With our virtual machine running, we'll start at our trusty prompt:


Now let's download the latest firmware (i.e. a Linux kernel, U-Boot and a root filesystem all built with buildroot) and flash it to CHIP.

cd ~/CHIP-tools

This may take a while - please be patient.

If everything went OK, you can now power up your CHIP again and connect by typing:

screen /dev/ttyACM0 115200

You can login to CHIP as chip or if you feel more powerful as root. In both cases the password is chip. Now let's give it a quick hardware test...


If everything passed, your C.H.I.P. is ready to go! Have fun!

Flash a C.H.I.P. with Debian + GUI

Along with the instructions above, to flash our Debian image with the official C.H.I.P. GUI, you'll have to insert another option into the command. The -g flag will pull in Debian with a GUI-based version of the image.

./ -g

Flash a C.H.I.P. with Buildroot

./ -b

You can login to CHIP as chip or if you feel more powerful as root. In both cases the password is chip.

To Flash C.H.I.P. with your own custom buildroot image...

Start the build process

Logged in to the virtual machine again starting from our trusty prompt:


Lets' get in there and make something.

cd ~/CHIP-buildroot
make chip_defconfig
make nconfig

From here, you can navigate the menu and select what you want to flash onto your C.H.I.P. and what you don't. Detailing custom buildroot images is outside the scope of this tutorial. If you're curious, read Free Electrons wonderful buildroot documentation.

When you're finished with your selections, exit by hitting the F9 key, which will automatically save your custom buildroot to...


NOTE: You can save an alternate build by hitting the F6 key, but only the image save to the above path will flash to C.H.I.P.

Now let's build your buildroot...


This will take a while. Depending on your computer, maybe an hour. Maybe grab some coffee...

Flash your own buildroot image

Logged in to the virtual machine again starting from our trusty prompt:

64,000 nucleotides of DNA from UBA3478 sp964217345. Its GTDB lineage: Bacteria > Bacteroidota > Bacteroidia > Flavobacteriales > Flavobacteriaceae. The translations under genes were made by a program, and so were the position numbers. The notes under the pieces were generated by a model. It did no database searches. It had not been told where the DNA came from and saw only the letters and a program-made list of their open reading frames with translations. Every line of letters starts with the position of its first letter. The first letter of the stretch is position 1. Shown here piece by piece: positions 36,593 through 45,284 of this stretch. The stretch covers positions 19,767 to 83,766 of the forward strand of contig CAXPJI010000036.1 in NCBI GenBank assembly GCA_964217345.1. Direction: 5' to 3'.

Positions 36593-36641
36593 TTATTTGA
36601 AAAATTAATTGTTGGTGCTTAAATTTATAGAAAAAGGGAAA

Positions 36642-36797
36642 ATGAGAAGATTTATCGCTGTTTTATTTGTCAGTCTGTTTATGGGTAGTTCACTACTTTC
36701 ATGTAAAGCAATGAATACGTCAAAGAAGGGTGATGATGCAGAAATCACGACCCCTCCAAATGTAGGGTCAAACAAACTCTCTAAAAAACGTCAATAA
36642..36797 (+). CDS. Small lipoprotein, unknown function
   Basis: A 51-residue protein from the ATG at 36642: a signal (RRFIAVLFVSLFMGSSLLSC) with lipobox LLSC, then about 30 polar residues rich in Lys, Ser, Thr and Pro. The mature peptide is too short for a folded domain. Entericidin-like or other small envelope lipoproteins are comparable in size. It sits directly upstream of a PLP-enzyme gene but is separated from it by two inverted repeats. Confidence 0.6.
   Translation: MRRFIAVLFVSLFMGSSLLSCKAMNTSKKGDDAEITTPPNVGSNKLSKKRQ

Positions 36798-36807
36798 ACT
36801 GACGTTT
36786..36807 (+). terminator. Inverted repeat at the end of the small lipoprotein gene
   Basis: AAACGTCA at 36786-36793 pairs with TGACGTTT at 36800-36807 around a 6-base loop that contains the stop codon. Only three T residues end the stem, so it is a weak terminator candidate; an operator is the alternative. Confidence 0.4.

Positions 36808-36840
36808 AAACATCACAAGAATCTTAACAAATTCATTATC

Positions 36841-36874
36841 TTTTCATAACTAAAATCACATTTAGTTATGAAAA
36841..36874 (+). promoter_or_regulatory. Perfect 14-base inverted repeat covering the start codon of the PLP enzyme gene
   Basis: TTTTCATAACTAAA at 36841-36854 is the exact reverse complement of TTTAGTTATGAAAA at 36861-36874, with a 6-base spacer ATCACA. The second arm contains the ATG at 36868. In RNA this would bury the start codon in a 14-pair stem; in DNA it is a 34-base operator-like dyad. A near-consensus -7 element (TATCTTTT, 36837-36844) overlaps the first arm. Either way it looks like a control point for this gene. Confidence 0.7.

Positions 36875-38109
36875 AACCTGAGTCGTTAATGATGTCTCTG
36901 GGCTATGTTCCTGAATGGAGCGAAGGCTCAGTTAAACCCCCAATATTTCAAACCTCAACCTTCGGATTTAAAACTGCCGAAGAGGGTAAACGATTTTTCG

cd ~/CHIP-tools
sudo ./ ../CHIP-buildroot/output/build/uboot-nextthing_2016.01_next ../CHIP-buildroot/output/images/rootfs.tar my-new-images
sudo chown -R vagrant:vagrant my-new-images
./ my-new-images

Ok, there's a lot of information there, but what's happening? needs to know where to find the uboot binaries as well as the rootfs. From there, it formats these binaries and creates images appropriate for the different types of NAND memory on CHIP and CHIP Pro. That script needs to be run as root to maintain certain permissions in the rootfs. Afterwards though, we can chown the directory that your new images are in, and flash them with


To log out of the virtual machine at anytime, type:


The virtual machine will still be running. To shut it down, type:

vagrant halt


In case you run into trouble because the kernel in the VM was updated and the shared vagrant folder can no longer be mounted, update the guest additions by typing the following in the CHIP-SDK directory on the host:

vagrant plugin install vagrant-vbguest

Also look at this blog post

In case you get the error

`ERROR: You don't have permission to access Allwinner USB FEL device`

You'll need to run ./ as sudo:

sudo ./

Updating the CHIP-SDK

If you have an already existing installation and want to update it, follow these steps:

On you host operating system, pull the latest changes from our Git repository. This can be done by changing into the CHIP-SDK directory and run git pull:

git pull

Make sure the virtual machine is shut down and re-provision:

vagrant halt
vagrant provision
vagrant up

This should do the trick - ssh into the virtual machine:

vagrant ssh

Once you see the trusty prompt, you can start developing!